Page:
I actually got the sense that taking pictures made him nervous, as it does with most people. Its a shame because I just really love the pictures I take of people. He rattled off some excuse why he didn’t take pictures of me, but I didn’t care. I just wanted to remember him this way, just in case, I never saw him again. Or worse yet, if I saw him again and nothing was the same.
Outside, a homeless man sang Led Zeppelin in acapella for us. “You can’t pay for this kind of entertainment,” I said.
His friends cancelled, everyone was tired. I was insecure it was because of me, but Huck and I analyzed and refuted the theory before paying for a taxi to take us all the way back to Culver City again.
We crawled back into our lair, and slipped back onto the bed with beer. “Do you like to be strangled during sex?” I asked.
“Yeah,” he shrugged.
I adoringly pet him, as he lay on top of me, gently stroking his hair. “Do you like to be hit?” I asked.
“I like to fight,” he admitted.
“I don’t hit.”
“Its not the only thing I like,” he said.
“The girls that you have sex with, do they battle with you?”
“One of the last girls I had sex with, it got kind of ugly. I accidentally ripped out her earring during sex, so there was blood coming down over her, and I kept fucking her and slapping her. She liked it, but . . . it was just fucked up.”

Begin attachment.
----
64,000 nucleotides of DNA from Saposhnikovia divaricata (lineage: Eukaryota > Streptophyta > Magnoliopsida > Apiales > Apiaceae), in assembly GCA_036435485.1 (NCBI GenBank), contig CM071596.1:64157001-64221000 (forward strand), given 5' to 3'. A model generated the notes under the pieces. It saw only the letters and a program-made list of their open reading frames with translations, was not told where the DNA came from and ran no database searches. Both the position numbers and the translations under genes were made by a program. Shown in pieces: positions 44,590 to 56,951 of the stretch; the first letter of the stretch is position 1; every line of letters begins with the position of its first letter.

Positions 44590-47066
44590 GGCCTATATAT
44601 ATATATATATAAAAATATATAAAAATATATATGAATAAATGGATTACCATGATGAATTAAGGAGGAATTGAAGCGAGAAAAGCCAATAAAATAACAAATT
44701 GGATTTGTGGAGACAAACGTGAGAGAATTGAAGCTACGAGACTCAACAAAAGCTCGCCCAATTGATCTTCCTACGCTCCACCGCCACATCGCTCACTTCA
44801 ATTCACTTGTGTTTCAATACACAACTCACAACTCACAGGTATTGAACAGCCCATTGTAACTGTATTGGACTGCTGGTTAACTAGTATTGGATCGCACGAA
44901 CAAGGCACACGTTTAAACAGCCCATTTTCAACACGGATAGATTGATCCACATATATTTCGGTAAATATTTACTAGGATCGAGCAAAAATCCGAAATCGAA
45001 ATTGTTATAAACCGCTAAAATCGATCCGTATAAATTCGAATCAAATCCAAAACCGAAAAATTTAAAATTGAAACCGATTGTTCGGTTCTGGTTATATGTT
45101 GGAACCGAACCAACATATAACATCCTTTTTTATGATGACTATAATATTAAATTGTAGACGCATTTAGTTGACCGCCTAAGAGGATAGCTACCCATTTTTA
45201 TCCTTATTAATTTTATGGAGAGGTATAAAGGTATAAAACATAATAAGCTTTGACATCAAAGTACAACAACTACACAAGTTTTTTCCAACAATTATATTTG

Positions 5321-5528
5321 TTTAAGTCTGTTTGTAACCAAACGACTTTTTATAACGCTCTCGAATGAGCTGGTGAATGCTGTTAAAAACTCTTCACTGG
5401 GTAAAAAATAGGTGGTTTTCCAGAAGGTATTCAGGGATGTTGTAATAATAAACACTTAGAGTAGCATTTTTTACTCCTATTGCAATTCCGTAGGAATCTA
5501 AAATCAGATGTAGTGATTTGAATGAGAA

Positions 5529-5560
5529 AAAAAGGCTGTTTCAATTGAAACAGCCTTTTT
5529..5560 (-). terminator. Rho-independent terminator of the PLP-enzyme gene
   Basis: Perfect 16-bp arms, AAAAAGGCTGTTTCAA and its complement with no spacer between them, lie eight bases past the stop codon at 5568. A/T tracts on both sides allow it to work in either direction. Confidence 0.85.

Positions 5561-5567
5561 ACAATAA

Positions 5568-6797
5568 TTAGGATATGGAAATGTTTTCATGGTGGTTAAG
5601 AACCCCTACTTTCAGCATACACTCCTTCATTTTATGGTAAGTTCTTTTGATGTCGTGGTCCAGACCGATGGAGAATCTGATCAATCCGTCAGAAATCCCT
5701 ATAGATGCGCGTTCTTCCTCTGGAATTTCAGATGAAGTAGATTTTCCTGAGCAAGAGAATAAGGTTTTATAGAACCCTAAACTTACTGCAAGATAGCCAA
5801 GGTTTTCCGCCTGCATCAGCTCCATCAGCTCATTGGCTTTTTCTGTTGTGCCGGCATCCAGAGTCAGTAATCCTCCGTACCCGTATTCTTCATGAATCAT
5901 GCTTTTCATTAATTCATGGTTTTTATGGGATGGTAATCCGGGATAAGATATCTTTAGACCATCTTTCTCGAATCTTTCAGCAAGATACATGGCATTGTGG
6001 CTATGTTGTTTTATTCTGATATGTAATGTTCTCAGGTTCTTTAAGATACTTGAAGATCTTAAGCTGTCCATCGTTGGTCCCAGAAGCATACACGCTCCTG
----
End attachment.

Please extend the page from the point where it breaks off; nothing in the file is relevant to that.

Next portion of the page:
I was quiet. Stroking.
“Are you taking notes to use this?,” he charged, “Are you going to write about everything I say, is that why you are asking me these questions?”
“I am always taking notes,” I said, “But I won’t write about you unless you give me permission.”
“No, you can,” he said after a few seconds, “but I don’t want to talk about this anymore.”
I reached for my beer and tried to drink from it without lifting my head off the pillow. It spilled. “Why can’t I ever figure out the secret to drinking while lying down?” I said. “Its called using a straw,” he said, smiling.
I would struggle to fall asleep that night, and I struggle to end this blog. I would do almost anything to slip right back in under his arm and feel everything he was all over again. It was the last time I was truly content.